VOX used Autodesk Showcase software for real-time 3D visualization, creating highly realistic digital imagery of the new products before they were built. 3D visualization helped VOX to more quickly refine and finalize aesthetic decisions, before physical prototypes were built. 

“The biggest challenge we faced when launching the new AC30 was adding cool features while remaining true to our roots,” said Clarke. “We used Showcase to help make and finalize cosmetic decisions at the earliest possible stage of the design process. Creating near photo-realistic visualizations also helped eliminate the need for small but costly changes further down the line, which saved a lot of time and money. We also used Showcase from the start of the conceptual design phase for the AC15VR and AC30VR amps,” added Clarke. “The software’s real-time visualization capabilities helped us determine the precise differences between the VR Series and the premium Custom Series.

So. Here’s the obligatory music video. Hmm. Could I link up some of the righteous riffing from Brian May’s live shows with Queen? nope. Gallows. London is the Reason from the best album of last year. Crank It.

* They’re also endorsed by The Edge of U2 and Chad Kroeger of Nickleback - and yes. I threw up a wee bit just typing this sentence.

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Forget mobile homes, mobile VR centres are where the action is

Published 02 February 2010

Posted by Greg Corke

Article tagged with: vr, virtalis, mobile homes

Most of us have experienced the joys of a mobile home - and the cramped beds and lukewarm baked bean dinners that go hand and hand with them, but a mobile virtual reality centre? What’s all that about?

Well, the UK’s Advanced Manufacturing Research Centre (AMRC) has just launched MANTRA. No, not a path to spiritual enlightenment, but the MANufacturing Technology TRAnsporter, a specially modified 14 metre long lorry that travels the UK demonstrating the latest manufacturing, machinery and simulation technologies.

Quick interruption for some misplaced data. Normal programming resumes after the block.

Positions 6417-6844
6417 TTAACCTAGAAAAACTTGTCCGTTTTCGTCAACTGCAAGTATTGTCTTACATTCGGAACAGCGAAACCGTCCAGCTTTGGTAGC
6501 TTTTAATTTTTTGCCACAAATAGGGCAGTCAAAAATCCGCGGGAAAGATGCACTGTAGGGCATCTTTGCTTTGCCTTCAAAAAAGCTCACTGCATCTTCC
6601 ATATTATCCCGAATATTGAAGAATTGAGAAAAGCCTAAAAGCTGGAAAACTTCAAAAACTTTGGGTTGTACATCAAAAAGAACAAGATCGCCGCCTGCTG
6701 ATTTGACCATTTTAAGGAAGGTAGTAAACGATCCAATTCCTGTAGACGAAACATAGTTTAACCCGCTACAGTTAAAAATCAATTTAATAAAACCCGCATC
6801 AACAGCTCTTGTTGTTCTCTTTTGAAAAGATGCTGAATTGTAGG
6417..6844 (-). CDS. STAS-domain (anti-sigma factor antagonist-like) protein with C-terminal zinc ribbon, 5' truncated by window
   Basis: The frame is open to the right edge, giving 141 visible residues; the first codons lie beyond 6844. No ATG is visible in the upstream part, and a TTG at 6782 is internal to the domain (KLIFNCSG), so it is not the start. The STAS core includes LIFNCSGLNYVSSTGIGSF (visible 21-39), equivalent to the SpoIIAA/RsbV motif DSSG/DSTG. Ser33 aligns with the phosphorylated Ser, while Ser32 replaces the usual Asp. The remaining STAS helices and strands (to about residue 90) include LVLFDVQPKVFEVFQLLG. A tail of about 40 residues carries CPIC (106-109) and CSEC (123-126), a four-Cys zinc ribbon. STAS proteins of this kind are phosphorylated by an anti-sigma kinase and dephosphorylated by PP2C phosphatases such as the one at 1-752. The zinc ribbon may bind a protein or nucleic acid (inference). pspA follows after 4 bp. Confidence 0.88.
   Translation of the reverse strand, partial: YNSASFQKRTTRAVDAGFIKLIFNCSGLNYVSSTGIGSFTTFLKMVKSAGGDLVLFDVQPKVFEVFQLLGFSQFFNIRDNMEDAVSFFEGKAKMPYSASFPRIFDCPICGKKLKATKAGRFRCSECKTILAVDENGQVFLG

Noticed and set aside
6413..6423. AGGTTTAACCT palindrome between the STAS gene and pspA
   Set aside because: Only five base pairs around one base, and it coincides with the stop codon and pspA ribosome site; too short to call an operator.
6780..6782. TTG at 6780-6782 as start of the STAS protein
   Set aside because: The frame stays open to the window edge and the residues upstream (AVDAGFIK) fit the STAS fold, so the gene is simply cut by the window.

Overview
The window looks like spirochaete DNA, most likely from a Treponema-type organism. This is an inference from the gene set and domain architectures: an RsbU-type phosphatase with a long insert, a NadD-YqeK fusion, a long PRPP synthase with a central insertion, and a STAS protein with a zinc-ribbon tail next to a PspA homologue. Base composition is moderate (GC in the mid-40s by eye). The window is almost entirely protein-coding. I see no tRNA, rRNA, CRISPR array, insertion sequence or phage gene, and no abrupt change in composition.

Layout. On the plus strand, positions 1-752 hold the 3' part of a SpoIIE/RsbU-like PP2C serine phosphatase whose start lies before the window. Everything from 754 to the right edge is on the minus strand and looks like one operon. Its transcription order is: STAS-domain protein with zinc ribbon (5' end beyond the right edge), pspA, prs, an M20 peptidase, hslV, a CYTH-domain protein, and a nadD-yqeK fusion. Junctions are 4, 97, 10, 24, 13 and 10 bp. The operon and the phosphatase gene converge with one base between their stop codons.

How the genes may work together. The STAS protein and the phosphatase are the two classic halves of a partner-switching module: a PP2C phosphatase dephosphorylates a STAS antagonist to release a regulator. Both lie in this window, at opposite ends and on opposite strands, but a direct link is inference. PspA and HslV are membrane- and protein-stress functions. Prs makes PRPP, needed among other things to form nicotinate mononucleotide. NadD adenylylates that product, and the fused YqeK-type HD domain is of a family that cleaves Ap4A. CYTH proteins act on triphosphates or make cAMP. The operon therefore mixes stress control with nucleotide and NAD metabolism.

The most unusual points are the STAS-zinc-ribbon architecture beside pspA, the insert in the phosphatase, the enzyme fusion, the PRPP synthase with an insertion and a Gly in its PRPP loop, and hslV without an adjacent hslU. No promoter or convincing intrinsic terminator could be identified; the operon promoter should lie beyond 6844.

The MANTRA lorry, which expands to more than doubles in width to create quite a sizeable VR centre, has been made possible with the help of VR specialist, Virtalis, and features the company’s StereoWorks ActiveWall system. This means stereoscopic 3D viewing with full depth perception and movement tracking for all.

“Transferring industry ready manufacturing solutions to companies as quickly as possible is a vital component to maximising the UK’s manufacturing competitiveness,” says research director of the AMRC, Professor Keith Ridgway. “Using MANTRA and the stereoscopic 3D capabilities of the Virtalis StereoWorks ActiveWall system, we can demonstrate to businesses how VR technology can help achieve a smooth integration of new technologies into production environments.

MANTRA has been designed primarily as a technology demonstration and transfer tool for businesses, but it will also be used to inspire young men and women to become the next generation of engineers, something that is badly needed in the UK. On board the lorry, AMRC engineers will give students the experience of assembling, design reviewing and rehearsing the maintenance of a multi-million pound Rolls-Royce jet engine. That will certainly make a change from beans on toast.